Possible Crohn’s disease ‘trigger’ discovered, may lead to new treatment

HAMILTON, Ontario — Crohn’s disease typically leaves patients dealing with intense stomach pain, weight loss, and diarrhea. It’s especially hard for sufferers to cope with because it is a chronic condition with no known cure. That may soon change, though, according to researchers at McMaster University. A Canadian team has discovered a specific strain of bacteria they believe may trigger Crohn’s.

This bacteria, adherent-invasive E-coli (AIEC), is frequently found within the intestines of Crohn’s patients.

“If you examine the gut lining of patients with Crohn’s disease, you will find that around 70 to 80 percent of them test positive for AIEC bacteria, but one of the things we don’t understand is why,” says Brian Coombes, professor and chair of the Department of Biochemistry and Biomedical Sciences, and the Canada Research Chair in Infectious Disease Pathogenesis, in a university release.

“We believe that AIEC is a potential trigger of Crohn’s disease,” he adds.

Closer to a cure for Crohn’s?

Next, researchers carried their work over to mice. The team infected a group of lab mice with various mutated AIEC genes. This allowed them to identify which genes facilitated the bacterial colonization of Crohn’s patients’ intestines.

AIEC bacteria typically lives and propagates within a biofilm that coats the cells of the intestinal wall. Unfortunately, that biofilm protects the bacteria from both the immune system and antibiotics. During their experiments, study authors discovered the specific AIEC protein structure that allows it to grow within those biofilms. The revelation opens up the possibility of new treatment options.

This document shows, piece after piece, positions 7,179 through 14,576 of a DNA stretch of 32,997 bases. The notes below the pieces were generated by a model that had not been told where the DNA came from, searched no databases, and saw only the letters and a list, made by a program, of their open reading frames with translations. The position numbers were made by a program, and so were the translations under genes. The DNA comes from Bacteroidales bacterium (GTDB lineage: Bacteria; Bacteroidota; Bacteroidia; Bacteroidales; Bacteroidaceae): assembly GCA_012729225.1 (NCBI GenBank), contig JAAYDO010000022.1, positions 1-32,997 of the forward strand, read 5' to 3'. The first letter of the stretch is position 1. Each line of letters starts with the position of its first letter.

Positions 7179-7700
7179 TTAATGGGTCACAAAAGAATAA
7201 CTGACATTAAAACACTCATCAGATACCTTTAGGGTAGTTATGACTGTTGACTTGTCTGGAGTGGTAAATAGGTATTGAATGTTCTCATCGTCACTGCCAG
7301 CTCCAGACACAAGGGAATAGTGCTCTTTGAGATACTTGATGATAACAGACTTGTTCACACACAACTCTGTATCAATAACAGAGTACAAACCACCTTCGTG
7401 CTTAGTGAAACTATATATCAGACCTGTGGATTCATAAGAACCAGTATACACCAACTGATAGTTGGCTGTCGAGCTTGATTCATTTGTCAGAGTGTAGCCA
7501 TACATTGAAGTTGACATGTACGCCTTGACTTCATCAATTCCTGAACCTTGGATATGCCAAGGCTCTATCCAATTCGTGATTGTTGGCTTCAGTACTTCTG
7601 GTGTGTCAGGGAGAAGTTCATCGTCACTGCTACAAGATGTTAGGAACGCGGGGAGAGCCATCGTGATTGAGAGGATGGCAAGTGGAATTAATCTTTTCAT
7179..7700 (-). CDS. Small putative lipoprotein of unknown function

Thus far, most Crohn’s treatments only focus on reducing inflammation and fail to address the actual cause of the disease.

“New therapies are on the way – we are one step closer to figuring out how this Crohn’s disease-associated bacteria lives in the gut and when we do that, we can develop new treatments,” Coombes concludes.

The study appears in the journal Nature Communications.

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John Anderer

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